Ask the Dr. How do I get help if I can’t afford my medications?

Medications are almost never the only recommendation in a person’s treatment plan, which might include lifestyle changes such as diet and exercise; learning to manage stress differently; or therapy.  However, when medications are prescribed, it is because they are considered an important element toward improving your health.
If you don’t take the medications as prescribed you may not achieve recovery as quickly or as fully as you could, whether you have pneumonia or depression, diabetes or anxiety.  Cost and access to medications are important reasons why approximately 50% of patients do not take their medications as prescribed.
The first step is to be sure you discuss your concerns with the doctor when agreeing to a medication treatment plan.  Costs and copays for brand name (patented) medications are usually significantly higher than generic alternatives.  Be aware that just because a medication is “newer”, meaning it has been released to the market recently, does not mean it is better than “older” medications.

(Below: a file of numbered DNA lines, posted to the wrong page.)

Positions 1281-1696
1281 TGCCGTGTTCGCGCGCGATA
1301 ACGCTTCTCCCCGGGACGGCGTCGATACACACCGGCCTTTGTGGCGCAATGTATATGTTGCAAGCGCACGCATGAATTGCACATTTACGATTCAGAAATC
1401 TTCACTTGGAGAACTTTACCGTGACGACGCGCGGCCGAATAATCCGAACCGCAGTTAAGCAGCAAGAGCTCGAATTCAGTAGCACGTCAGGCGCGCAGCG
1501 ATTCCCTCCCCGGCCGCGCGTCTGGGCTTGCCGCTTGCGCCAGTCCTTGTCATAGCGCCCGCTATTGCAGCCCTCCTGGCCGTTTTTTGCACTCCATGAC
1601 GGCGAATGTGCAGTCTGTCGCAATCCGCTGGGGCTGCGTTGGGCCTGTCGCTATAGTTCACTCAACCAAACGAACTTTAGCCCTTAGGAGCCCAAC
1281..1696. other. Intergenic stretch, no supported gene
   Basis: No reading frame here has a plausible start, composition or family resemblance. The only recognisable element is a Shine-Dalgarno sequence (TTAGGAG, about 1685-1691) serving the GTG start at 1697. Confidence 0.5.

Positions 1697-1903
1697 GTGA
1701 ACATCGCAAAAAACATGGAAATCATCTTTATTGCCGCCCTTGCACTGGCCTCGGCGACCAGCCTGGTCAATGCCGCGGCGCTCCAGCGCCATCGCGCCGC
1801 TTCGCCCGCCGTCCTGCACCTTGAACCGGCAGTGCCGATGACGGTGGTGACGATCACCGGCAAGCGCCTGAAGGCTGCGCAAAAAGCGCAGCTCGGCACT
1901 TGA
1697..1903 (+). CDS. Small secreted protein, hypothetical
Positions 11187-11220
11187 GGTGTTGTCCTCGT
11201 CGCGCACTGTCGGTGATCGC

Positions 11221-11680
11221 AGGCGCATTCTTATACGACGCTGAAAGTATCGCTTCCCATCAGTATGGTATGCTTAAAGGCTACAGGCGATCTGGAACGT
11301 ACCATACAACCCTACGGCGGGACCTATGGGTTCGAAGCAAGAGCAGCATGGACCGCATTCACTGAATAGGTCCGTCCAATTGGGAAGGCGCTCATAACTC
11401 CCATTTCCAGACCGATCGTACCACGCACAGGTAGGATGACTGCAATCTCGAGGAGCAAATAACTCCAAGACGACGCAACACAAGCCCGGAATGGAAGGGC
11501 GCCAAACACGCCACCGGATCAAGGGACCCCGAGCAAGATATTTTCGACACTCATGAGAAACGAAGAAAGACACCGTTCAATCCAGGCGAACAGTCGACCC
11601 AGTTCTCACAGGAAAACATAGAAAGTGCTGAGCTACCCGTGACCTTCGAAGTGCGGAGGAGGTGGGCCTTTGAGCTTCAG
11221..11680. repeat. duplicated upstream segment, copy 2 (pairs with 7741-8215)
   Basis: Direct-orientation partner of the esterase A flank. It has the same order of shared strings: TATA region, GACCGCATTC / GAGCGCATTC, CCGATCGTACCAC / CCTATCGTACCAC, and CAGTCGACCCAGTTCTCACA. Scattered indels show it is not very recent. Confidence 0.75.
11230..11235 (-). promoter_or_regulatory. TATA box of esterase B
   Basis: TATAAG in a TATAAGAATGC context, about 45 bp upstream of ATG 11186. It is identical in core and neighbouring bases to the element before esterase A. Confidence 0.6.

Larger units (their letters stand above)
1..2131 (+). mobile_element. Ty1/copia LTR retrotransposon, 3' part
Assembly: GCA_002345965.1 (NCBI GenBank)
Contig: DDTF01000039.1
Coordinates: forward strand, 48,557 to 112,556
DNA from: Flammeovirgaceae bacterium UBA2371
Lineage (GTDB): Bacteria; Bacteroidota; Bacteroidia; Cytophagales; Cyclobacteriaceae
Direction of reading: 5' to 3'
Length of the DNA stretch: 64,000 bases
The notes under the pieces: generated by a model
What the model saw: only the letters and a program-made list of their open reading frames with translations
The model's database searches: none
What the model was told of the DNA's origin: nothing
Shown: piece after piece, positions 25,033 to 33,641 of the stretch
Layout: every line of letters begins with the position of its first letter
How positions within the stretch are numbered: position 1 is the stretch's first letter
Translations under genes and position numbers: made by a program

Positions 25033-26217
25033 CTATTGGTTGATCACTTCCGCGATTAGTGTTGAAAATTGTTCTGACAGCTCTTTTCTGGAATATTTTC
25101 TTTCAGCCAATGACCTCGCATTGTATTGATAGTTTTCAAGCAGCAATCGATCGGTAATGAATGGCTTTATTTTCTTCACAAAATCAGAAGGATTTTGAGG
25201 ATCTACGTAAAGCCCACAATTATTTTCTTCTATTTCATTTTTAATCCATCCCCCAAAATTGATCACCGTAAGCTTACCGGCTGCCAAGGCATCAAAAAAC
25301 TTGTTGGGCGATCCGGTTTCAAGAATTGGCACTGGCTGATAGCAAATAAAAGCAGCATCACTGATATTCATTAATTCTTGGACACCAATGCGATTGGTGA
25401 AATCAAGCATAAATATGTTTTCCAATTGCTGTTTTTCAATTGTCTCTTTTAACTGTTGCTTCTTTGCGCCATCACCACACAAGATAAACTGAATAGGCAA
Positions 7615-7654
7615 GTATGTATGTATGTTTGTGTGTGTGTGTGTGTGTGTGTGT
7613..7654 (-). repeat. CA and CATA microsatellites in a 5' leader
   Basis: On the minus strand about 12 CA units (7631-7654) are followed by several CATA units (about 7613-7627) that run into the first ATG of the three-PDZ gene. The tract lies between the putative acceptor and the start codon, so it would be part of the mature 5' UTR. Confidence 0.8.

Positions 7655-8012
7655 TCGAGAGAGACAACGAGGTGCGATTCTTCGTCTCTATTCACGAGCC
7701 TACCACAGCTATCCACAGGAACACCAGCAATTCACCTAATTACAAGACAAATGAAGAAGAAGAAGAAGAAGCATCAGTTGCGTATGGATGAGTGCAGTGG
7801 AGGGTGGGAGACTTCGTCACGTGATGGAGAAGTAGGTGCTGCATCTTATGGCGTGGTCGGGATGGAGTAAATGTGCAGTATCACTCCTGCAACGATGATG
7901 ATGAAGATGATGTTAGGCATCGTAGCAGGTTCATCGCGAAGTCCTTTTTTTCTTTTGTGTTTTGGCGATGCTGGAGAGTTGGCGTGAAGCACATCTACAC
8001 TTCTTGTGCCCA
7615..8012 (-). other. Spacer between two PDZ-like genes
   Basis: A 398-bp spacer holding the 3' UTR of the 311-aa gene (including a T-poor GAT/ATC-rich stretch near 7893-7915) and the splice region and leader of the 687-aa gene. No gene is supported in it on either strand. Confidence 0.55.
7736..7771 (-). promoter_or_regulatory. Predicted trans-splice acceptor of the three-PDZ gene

If you have no insurance, or can’t afford your share of the cost of medications, there are several ways to get help.  First, make sure you have applied for benefits such as State plans (Michigan Medicaid and Healthy Michigan), federal plans (Medicare), etc.
Medicare beneficiaries with limited income may qualify for the low-income subsidy that helps pay for Medicare Part D prescription costs, including the monthly premium, deductible, coinsurance and copays.
Most pharmaceutical companies with patented/brand name medications have patient assistance programs that are typically based on income or condition/diagnosis.
There are many drug discount card programs, including state-sponsored programs such as MiRx Card.  Also, many pharmacies offer low or no cost medications.  For example, $4 Sam’s Club program, or Meijer’s free antibiotics program.  The medications available for these programs are specific so you’ll need to work with your doctor to make sure they prescribe medications from the list.
A couple of good websites that have this information available are Partnership for Prescription Assistance and NeedyMeds
However, do NOT buy prescription medications online.  A legal, reputable pharmacy requires a legitimate prescription for medications.  There are many illegal sources of medications online that can be dangerous, or may be looking to steal your money and identity!
Dr. Carmen McIntyre is the Chief Medical Officer at Detroit Wayne Mental Health Authority. If you have a question for Dr. McIntyre, please submit it to



From the Web